InstaLinks help you think beyond the issue but relevant to the issue from UPSC prelims and Mains exam point of view. These linkages provided in this ‘hint’ format help you frame possible questions in your mind that might arise(or an examiner might imagine) from each current event. InstaLinks also connect every issue to their static or theoretical background. This helps you study a topic holistically and add new dimensions to every current event to help you think analytically.
Table of Contents
GS Paper 2:
1. Supreme Court Collegium.
2. Criminal justice reforms.
3. Gujarat anti-conversion law.
4. What are detention centres for foreigners?
5. UN peacekeepers.
Facts for Prelims:
1. What is an agency Bank?
2. Cattle Island.
3. Purified drinking water supply via tankers taxable.
4. Tiwa tribe and Wanchuwa festival.
GS Paper 2
Topics Covered: Appointment to various Constitutional posts, powers, functions and responsibilities of various Constitutional Bodies.
The Supreme Court Collegium has recommended to the government nine names for appointment as judges in the court, and in the process, scripted history by naming Karnataka High Court judge B.V. Nagarathna, who may become India’s first woman CJI a few years from now.
- The Collegium has for the first time, in one single resolution, recommended three women judges. It has thus sent a strong signal in favour of the representation of women in the highest judiciary.
- It has also continued the recent trend of recommending direct appointments from the Supreme Court Bar to the Bench of the court.
- It has also recommended six judicial officers and a judicial member of the Income Tax Appellate Tribunal for appointment as judges of the Telangana High Court.
Who appoints judges to the SC?
In exercise of the powers conferred by clause (2) of Article 124 of the Constitution of India, the appointments are made by the President of India.
- The names are recommended by the Collegium.
The norms relating to the eligibility has been envisaged in the Article 124 of the Indian Constitution.
- To become a judge of the Supreme court, an individual should be an Indian citizen.
- In terms of age, a person should not exceed 65 years of age.
- The person should serve as a judge of one high court or more (continuously), for at least five years or the person should be an advocate in the High court for at least 10 years or a distinguished jurist.
Is the collegium’s recommendation final and binding?
The collegium sends its final recommendation to the President of India for approval. The President can either accept it or reject it. In the case it is rejected, the recommendation comes back to the collegium. If the collegium reiterates its recommendation to the President, then he/she is bound by that recommendation.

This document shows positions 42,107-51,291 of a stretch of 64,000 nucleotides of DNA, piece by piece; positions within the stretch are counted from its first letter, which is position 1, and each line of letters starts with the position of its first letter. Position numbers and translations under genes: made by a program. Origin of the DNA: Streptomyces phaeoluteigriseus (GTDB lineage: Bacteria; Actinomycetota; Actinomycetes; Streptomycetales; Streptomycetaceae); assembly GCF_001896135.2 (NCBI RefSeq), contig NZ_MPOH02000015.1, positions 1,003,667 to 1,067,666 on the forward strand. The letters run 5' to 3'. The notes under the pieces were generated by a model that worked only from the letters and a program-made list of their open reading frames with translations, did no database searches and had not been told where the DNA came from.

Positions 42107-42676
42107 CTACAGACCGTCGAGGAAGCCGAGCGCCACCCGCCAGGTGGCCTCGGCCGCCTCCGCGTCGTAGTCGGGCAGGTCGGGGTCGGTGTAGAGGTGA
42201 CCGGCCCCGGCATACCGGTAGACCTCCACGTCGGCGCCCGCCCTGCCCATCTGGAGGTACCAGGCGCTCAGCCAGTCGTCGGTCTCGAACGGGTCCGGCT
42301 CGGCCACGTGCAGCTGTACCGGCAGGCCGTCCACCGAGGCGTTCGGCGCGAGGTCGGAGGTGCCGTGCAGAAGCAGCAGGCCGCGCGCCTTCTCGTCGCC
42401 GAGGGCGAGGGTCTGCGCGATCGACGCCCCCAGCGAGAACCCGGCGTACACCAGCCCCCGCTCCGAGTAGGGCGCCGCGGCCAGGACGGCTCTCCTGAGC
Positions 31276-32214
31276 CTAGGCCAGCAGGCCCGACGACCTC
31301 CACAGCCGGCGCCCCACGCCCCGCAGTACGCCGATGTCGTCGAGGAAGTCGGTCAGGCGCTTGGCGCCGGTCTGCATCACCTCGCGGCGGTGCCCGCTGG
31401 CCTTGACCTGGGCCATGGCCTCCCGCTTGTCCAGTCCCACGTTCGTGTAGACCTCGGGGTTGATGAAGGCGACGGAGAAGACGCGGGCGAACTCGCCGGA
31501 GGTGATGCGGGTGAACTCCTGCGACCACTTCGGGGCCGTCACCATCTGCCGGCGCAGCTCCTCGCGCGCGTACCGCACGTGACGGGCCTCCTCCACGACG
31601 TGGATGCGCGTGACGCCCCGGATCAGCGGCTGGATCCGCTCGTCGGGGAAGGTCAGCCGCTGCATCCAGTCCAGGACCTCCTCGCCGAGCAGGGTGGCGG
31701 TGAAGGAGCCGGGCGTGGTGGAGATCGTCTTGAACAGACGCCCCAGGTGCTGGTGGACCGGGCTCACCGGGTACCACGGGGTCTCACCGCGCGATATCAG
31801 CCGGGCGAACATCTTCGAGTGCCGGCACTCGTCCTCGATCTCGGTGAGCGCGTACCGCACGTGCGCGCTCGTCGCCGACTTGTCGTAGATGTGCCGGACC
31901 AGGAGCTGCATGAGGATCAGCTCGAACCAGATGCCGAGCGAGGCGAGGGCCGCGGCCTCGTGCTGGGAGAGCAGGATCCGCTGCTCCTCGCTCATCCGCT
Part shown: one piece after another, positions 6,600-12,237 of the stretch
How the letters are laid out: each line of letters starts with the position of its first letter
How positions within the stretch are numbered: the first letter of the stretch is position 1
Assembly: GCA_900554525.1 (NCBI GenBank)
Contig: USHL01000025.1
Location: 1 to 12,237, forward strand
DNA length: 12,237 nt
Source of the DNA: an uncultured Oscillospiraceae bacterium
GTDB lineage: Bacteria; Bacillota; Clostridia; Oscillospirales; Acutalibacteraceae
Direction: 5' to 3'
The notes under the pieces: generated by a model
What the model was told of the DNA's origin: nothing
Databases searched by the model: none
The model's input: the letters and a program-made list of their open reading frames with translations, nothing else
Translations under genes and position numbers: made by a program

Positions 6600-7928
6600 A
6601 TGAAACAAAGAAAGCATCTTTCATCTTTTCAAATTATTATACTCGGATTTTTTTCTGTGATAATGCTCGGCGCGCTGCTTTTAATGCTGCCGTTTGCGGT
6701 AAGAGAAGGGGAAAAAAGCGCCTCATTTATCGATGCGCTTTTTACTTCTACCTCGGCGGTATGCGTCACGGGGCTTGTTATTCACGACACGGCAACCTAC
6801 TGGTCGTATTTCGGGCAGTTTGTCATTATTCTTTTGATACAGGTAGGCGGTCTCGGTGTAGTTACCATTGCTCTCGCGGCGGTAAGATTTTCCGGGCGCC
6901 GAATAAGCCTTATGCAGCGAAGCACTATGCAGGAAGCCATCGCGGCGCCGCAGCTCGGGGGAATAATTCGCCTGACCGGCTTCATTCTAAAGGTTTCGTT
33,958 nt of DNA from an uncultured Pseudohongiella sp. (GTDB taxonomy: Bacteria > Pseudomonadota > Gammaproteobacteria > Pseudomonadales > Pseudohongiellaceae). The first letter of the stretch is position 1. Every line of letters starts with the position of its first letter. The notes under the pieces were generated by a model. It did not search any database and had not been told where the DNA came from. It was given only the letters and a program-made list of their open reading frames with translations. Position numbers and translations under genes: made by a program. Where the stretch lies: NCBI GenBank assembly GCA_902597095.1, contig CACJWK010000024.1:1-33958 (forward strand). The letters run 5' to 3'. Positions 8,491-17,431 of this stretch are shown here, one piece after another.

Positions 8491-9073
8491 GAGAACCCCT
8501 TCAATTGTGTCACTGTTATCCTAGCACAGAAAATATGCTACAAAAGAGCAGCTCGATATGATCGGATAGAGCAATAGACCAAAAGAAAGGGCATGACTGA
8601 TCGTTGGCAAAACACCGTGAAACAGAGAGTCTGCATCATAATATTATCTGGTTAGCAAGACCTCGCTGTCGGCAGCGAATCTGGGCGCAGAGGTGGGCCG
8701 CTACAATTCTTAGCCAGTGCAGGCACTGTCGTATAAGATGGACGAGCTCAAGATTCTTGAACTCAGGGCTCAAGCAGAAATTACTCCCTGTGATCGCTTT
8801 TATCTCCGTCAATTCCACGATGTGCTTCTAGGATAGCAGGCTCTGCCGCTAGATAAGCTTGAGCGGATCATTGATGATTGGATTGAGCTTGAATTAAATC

Common criticism made against the Collegium system:
- Opaqueness and a lack of transparency.
- Scope for nepotism.
- Embroilment in public controversies.
- Overlooks several talented junior judges and advocates.
- A transparent and participatory procedure, preferably by an independent broad-based constitutional body guaranteeing judicial primacy but not judicial exclusivity.
- It should ensure independence, reflect diversity, demonstrate professional competence and integrity.
- Instead of selecting the number of judges required against a certain number of vacancies, the collegium must provide a panel of possible names to the President to appointment in order of preference and other valid criteria.
Did you know how the Selection and appointment of Judges across the world is? Read Briefly
- What is Collegium System?
- How SC judges are appointed and removed?
- How HC judges are appointed and removed?
- Constitutional provisions in this regard.
Write a note on National Judicial Appointments Commission.
Sources: the Hindu.
GS Paper 2
Topics Covered: Separation of powers between various organs dispute redressal mechanisms and institutions.
A group of experts under the National Human Rights Commission (NHRC) has expressed “serious concerns over the slow pace of reforms in the criminal justice system to ensure speedy justice”.
- The delay in disposal of cases was leading to human rights violations of the under-trials and convicts.
- Despite the Supreme Court’s directions on police reforms, there had been hardly any changes on the ground.
- Court orders convicting a person are also taking years to implement.
- Special laws and fast-track courts could replace certain offences under the Indian Penal Code in order to reduce the piling up of cases at every police station.
- Digitisation of documents would help in speeding up investigations and trials.